Cheer for the Predators in Ecosystem Gardening

female Florida cooter2011

A female Florida cooter lays a clutch of eggs next to the rain garden. Her head is tucked in because I’ve invaded her privacy and she can’t leave.

So this happened the other day between the natural pond out in our front yard and the front porch: A female cooter turtle (Florida cooter (Pseudemys floridana)) laid some eggs at the edge of a mulched path near a rain garden. After I took several photos that invaded her privacy, I went inside to download the photos. Not five minutes later I saw two fish crows, each carrying an egg, flying from the direction of her cache. I stealthily crept out the front door with my camera on to see if I could capture some of the mayhem.



Red shouldered hawk

A red shouldered hawk: its nictitating membrane is covering its eyes for protection.


There were six or eight crows flying around the area and cawing loudly. I wasn’t fast enough to take a photo of the crows, but I did catch this red-shouldered hawk, which had joined the fracas. It was sitting on top of our pond-side swing and crows were dive-bombing it. My photo caught its nictitating membrane covering its eyes. All birds have this second eyelid that cleans and protects their eyes–at that point the hawk needed to protect its eyes from the crows. All for a turtle egg breakfast.


While we humans feel sorry for the cooter and her eggs, in reality it’s the hawk (and maybe the crows) that we should be rooting for. If your yard and its environs can support a top carnivore like a hawk, then you have a balanced ecosystem.

Another consideration is the capacity of the pond, which is about 1/10th of an acre when full. It’s tough to count the turtles since the water is murky, and they come and go between the neighborhood ponds and the 110-acre lake out back. But we’ve seen up to six or seven cooters basking on the shoreline or logs at the edge of the pond. They are shy and plop into the water as we approach. We’ve also seen some snapping turtles (Chelydra serpentina) in the pond in fewer numbers–they don’t tend to bask like the cooters.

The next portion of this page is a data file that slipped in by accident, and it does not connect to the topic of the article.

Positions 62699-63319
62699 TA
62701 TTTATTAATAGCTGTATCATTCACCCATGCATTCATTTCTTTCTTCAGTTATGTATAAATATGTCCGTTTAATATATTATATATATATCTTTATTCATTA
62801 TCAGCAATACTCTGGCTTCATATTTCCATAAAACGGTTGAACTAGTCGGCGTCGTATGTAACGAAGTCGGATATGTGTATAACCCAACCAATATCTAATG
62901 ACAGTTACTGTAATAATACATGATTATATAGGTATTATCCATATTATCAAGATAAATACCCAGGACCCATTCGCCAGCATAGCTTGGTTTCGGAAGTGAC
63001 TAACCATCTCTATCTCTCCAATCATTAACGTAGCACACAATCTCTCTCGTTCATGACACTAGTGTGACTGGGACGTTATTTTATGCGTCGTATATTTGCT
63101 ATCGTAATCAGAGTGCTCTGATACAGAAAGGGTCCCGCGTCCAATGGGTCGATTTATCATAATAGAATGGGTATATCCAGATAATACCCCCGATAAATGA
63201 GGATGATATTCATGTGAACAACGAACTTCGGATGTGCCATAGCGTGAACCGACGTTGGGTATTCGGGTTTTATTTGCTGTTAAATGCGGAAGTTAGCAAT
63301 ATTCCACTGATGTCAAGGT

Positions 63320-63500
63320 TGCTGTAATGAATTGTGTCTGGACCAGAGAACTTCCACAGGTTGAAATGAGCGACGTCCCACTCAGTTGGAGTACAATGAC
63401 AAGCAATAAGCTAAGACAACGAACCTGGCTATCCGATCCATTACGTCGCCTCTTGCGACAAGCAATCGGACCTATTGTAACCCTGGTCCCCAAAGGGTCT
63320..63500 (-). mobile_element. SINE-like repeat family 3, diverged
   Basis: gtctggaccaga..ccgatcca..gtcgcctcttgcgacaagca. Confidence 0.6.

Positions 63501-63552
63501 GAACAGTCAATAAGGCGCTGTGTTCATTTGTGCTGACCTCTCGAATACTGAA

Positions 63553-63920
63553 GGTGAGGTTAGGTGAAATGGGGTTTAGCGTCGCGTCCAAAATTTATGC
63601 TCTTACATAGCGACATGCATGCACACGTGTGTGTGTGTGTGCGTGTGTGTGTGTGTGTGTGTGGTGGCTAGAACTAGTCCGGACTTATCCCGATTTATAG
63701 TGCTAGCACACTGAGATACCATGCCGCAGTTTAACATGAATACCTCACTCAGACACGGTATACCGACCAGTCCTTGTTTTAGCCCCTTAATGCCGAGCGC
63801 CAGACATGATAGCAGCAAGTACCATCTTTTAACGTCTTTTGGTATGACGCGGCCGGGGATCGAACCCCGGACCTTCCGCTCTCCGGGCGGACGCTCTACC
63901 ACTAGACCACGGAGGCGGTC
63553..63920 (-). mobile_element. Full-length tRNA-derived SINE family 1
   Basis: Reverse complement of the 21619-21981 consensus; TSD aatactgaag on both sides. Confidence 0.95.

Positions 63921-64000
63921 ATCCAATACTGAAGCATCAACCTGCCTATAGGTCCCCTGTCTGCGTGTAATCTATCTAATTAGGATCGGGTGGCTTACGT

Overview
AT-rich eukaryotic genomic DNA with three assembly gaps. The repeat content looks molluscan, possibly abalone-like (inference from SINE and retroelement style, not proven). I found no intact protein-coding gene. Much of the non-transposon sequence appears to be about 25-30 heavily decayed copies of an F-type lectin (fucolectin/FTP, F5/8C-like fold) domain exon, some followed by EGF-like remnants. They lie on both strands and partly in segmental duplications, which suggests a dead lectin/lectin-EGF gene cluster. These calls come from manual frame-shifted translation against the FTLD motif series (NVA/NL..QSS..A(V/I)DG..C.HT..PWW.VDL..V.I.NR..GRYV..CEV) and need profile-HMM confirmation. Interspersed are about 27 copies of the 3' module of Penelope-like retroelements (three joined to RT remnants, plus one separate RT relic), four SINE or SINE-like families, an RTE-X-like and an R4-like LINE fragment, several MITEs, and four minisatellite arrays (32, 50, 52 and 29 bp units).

The pond can support a limited number of turtles; so how many of those eggs need to survive in a year for a balanced pond ecosystem? Maybe one or two a year at the most. It’s been shown that the female cooters lay a few eggs as a distraction, and while the crows and hawks are fighting over the first clutch of eggs, she may be working on her “real” nest under cover somewhere. Fortunately, we have taken out much of the lawn and the cooters have plenty of places where they can easily lay eggs, so the turtles will have to duke it out for space in the pond.

little blue heron

A little blue heron stalks along the shore during the dry season.

Some of the baby turtles will end up being supper for this little blue heron (Egretta caerulea) or maybe for the other wading birds we host such as the great blue herons, the great white herons, the various egrets, and the little green herons.

How much fun are you having in your ecosystem yard?

See my articles Pond Pleasures , The joys of a Florida pond, and Managing a natural pond, and for more adventures in my front pond.

© 2011 – 2014, Ginny Stibolt. All rights reserved. This article is the property of Native Plants and Wildlife Gardens. We have received many requests to reprint our work. Our policy is that you are free to use a short excerpt which must give proper credit to the author, and must include a link back to the original post on our site. Please use the contact form above if you have any questions.

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  1. says